Forum for Science, Industry and Business

Sponsored by:     3M 
Search our Site:

 

Master of antimalarial resistance

24.09.2004


A malaria parasite gene called pfcrt, already confirmed as the culprit behind resistance to the drug chloroquine in the malaria species Plasmodium falciparum, may be responsible for resistance to several other antimalarial drugs as well, a team of researchers reports in the 24 September issue of the journal Molecular Cell.



The discovery of pfcrt’s "central role" in malarial drug resistance could "help in the development of new therapeutic strategies that are effective against chloroquine-resistant parasites," said David Fidock of Albert Einstein College of Medicine, one of the lead authors of the paper.

Nearly three million people, mostly children, die from malaria each year. Chloroquine is one of the most affordable and widely used antimalarial drugs available, but chloroquine-resistant malaria has become an increasingly serious problem in the developing world, with death rates rising as a consequence.


The experiments conducted by Fidock and colleagues suggest that previously unknown mutations in the pfrct gene are associated with Plasmodium falciparum’s resistance to halofantrine and amantadine. The two drugs are used to treat mild to moderate cases of chloroquine-resistant malaria. Fidock said pfcrt’s role in halofantrine and amantadine resistance was "a big surprise actually, for both drugs. We thought initially that pfcrt was only critical for chloroquine."

The researchers uncovered the new pfcrt mutations after gradually creating strains of malaria resistant to halofantrine and amantadine treatment. As resistance to these two drugs increased, however, the parasites lost their resistance to chloroquine. This unusual pattern--gaining resistance to one drug while simultaneously losing resistance to another--may shed light on the exact role that pfcrt plays in resistance, according to Fidock and colleagues.

When a human is infected with malaria, the parasite lodges itself inside the red blood cells of its new host, drawing on the cells’ hemoglobin molecules for sustenance. As the parasite digests the hemoglobin inside a membrane pocket called the digestive vacuole, it creates a toxic byproduct called free heme. Normally, the parasite detoxifies the free heme by turning it into a product called hemozoin. As an antimalarial drug, chloroquine works by blocking this detoxification process.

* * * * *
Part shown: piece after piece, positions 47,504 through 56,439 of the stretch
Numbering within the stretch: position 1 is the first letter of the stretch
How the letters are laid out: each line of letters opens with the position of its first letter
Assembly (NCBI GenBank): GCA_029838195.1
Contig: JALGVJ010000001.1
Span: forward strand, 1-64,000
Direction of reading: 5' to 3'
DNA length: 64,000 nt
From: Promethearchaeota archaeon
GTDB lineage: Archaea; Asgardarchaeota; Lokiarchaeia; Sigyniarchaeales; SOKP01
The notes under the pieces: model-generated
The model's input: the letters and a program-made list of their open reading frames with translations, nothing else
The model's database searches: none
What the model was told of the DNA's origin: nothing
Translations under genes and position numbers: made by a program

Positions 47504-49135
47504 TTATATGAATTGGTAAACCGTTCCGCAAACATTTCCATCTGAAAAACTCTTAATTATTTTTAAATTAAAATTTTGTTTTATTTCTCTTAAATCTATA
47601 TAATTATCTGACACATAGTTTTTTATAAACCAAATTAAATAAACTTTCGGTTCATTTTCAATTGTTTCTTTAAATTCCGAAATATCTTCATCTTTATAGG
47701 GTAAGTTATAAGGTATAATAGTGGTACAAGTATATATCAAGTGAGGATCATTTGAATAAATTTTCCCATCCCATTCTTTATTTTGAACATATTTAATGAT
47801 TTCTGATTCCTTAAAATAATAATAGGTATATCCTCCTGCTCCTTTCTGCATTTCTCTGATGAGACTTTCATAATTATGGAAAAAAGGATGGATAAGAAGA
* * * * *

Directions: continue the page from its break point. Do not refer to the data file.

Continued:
The protein produced by the pfcrt gene is located in this digestive vacuole and may act as its gatekeeper. In chloroquine-resistant malaria, mutations in pfcrt may encourage chloroquine to "leak" out of the vacuole before it has a chance to stop the heme detoxification process. The pfcrt mutations seen in halofantrine and amantadine resistance seem to slow down this leak, restoring the parasite’s sensitivity to chloroquine therapy, the researchers suggest.

Fidock and colleagues note that one of the newly discovered pfcrt mutations can be found in a strain of malaria from Southeast Asia, suggesting their lab data have a parallel in the real world. The other members of the research team include Stephen Ward, Mathirut Mungthin and Patrick Bray of the Liverpool School of Tropical Medicine and Viswanathan Lakshmanan, David Johnson, and Amar Bir Singh Sidhu of Albert Einstein College of Medicine. The study was supported in part by the Wellcome Trust UK and BBSRC, the National Institutes of Health and the Ellison Medical Foundation.

David J. Johnson, David A. Fidock, Mathirut Mungthin, Viswanathan Lakshmanan, Amar Bir Singh Sidhu, Patrick G. Bray, and Stephen A. Ward: "Evidence for a Central Role for PfCRT in Conferring Plasmodium falciparum Resistance to Diverse Antimalarial Agents"